Marian Benjamin

Respiratory therapists throughout the United States—particularly those who are members of the American Association for Cardiovascular and Pulmonary Rehabilitation (AACVPR)—can give themselves a big pat on the back for their success in ensuring that the Medicare Improvements for Patients and Providers Act (HR 6331)1 contains coverage for pulmonary rehabilitation (PR) in section 144, The Pulmonary and Cardiac Rehabilitation Act. Many of them have been working on changing the status of reimbursement for PR since the early 1980s, says Lana Hilling, RCP, FAACVPR, coordinator, lung health services at John Muir Health, Concord, Calif. “Some were actually involved before that time,” she adds.

Previous to the recent passage of the bill in July, there had been no national coverage policy for pulmonary rehabilitation services. Most Medicare Administrative Contractors (MACs) had their own Local Coverage Determination (LCD) that listed the criteria required for the patient to qualify for PR, what services were reimbursable, etc, Hilling says. “These varied widely; some states did not have an LCD and were not able to bill for PR services.”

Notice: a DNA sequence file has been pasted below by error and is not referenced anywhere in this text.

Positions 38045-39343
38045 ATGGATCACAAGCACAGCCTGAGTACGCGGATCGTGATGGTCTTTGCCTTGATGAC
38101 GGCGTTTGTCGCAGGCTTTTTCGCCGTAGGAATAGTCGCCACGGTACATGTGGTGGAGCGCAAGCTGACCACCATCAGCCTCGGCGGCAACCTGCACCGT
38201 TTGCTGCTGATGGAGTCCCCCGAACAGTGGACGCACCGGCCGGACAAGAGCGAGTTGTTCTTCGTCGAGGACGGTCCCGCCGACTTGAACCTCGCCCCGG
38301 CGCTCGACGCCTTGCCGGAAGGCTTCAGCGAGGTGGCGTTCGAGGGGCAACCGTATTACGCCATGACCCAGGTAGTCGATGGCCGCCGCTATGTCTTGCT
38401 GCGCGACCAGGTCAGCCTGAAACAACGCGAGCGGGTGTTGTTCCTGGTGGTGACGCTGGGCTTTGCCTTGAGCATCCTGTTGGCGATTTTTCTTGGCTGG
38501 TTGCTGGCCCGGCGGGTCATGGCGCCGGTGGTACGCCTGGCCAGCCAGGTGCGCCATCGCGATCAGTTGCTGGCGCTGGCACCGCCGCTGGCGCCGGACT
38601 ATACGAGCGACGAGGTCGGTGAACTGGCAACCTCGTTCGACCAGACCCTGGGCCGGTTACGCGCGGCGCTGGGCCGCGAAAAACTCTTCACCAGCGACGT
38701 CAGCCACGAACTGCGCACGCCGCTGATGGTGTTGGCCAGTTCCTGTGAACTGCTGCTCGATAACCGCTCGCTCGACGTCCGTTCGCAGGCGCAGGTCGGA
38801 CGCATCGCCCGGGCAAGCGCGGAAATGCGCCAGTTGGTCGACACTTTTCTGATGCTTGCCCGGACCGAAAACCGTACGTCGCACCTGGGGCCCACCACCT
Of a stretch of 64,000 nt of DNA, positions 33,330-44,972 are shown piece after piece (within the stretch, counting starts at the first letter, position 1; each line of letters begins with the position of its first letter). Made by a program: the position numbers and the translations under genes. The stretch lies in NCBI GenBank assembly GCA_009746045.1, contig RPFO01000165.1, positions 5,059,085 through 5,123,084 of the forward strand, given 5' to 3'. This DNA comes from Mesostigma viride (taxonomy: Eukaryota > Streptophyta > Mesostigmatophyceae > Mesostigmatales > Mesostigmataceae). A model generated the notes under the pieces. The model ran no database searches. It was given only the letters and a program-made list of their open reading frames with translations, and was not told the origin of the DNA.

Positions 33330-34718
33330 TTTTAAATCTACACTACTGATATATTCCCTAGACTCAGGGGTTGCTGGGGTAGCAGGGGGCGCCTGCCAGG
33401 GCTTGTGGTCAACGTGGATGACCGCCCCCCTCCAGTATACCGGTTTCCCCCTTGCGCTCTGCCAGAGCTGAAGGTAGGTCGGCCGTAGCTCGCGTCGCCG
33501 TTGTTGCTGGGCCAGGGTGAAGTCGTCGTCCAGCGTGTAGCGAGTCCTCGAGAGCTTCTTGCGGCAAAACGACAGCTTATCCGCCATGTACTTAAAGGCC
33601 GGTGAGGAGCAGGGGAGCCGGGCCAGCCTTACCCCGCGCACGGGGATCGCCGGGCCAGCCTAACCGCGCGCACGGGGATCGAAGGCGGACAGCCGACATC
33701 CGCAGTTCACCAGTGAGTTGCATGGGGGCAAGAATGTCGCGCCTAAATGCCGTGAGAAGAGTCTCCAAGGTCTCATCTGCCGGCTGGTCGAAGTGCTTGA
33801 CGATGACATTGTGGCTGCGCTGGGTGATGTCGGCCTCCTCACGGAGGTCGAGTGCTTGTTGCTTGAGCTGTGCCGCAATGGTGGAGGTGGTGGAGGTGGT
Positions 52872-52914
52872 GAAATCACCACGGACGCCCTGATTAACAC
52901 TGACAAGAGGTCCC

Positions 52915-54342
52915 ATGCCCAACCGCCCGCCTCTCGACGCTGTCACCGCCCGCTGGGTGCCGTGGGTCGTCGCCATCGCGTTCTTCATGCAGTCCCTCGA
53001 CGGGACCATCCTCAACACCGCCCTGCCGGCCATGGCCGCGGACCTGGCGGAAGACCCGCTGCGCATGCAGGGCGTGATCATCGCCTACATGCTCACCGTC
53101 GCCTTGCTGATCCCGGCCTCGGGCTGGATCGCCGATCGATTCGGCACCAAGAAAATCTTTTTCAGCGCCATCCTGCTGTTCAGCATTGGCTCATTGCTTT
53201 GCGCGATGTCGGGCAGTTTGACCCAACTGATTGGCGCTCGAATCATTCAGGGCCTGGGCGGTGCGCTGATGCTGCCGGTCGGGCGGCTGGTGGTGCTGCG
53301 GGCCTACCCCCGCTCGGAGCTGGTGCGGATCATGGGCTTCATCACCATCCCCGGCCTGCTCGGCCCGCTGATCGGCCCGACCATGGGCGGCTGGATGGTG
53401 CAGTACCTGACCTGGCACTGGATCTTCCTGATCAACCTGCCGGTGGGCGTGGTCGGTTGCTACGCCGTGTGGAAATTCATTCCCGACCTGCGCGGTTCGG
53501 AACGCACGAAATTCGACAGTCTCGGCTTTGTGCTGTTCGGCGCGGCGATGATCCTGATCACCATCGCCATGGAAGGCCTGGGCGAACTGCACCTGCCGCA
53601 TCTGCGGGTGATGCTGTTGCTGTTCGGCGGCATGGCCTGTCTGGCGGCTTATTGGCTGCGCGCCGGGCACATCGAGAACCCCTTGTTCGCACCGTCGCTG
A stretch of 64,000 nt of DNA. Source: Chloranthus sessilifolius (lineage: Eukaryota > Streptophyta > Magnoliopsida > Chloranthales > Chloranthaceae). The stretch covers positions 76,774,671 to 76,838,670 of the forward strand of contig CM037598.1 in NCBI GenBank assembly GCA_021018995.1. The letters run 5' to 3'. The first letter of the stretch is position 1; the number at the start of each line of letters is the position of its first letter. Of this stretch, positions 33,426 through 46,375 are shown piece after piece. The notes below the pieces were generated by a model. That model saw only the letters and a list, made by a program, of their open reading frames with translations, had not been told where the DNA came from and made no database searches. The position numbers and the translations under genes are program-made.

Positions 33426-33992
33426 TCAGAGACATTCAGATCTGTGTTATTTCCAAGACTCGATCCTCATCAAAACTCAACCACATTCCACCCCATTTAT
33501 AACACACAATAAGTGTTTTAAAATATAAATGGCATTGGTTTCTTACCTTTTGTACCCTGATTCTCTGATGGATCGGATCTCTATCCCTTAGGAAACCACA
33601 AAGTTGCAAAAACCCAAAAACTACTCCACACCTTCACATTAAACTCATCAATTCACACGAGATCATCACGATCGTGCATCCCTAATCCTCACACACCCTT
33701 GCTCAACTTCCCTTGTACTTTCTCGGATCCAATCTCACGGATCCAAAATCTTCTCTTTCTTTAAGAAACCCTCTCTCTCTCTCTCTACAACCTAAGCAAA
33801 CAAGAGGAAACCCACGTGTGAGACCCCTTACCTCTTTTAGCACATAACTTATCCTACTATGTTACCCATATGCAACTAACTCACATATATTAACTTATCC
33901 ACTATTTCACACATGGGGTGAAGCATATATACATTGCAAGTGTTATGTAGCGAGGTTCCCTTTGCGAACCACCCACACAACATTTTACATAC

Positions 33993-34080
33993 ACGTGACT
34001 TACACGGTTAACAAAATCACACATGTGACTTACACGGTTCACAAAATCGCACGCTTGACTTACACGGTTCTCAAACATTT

All of that has changed. Lobbyists for the bill were able to demonstrate that there are well-documented benefits associated with PR: fewer emergency department visits, fewer hospital admissions, and decreased length of stay among them.2 Now that the dust has settled and HR 6331 has overcome the hurdle of a presidential veto (House 383-41 to override; Senate 70-26), RTs understandably have questions: When does the coverage go into effect, who is covered, what do they do until the bill goes into effect?

The bill goes into effect on January 1, 2010, and until that time, the MACs still retain control. They can determine and change what is and what is not covered. Some pulmonary rehabilitation programs have been successful using certain Current Procedural Terminology (CPT) and Healthcare Common Procedure Coding System (HCPCS) codes to get PR services covered, but as the American Association for Respiratory Care pointed out in a recent online news alert,2 “these codes cannot be construed as nationally accepted codes.”

According to the AACVPR, there is still work to do; one action to take is to begin working with MACs and Fiscal Intermediaries to ensure that they understand the bill’s components. To this end, pulmonary societies will be meeting to discuss proposals of codes for the AMA CPT editorial panel to consider. These coding decisions “will impact pulmonary rehabilitation for years to come,” says the AACVPR.3

So, stay tuned. Your involvement in this process is important to ensuring that payment for pulmonary rehab provides the best care for patients.

Marian Benjamin
[email protected]


  1. Medicare Improvements for Patients and Providers Act (HR 6331). Available at: Accessed August 28, 2008.
  2. What’s Next for Pulmonary Rehab Coverage? August 21, 2008. Available at: Accessed August 28, 2008.
  3. AACVPR Reimbursement Update. Available at: [removed][/removed]. Accessed September 2, 2008.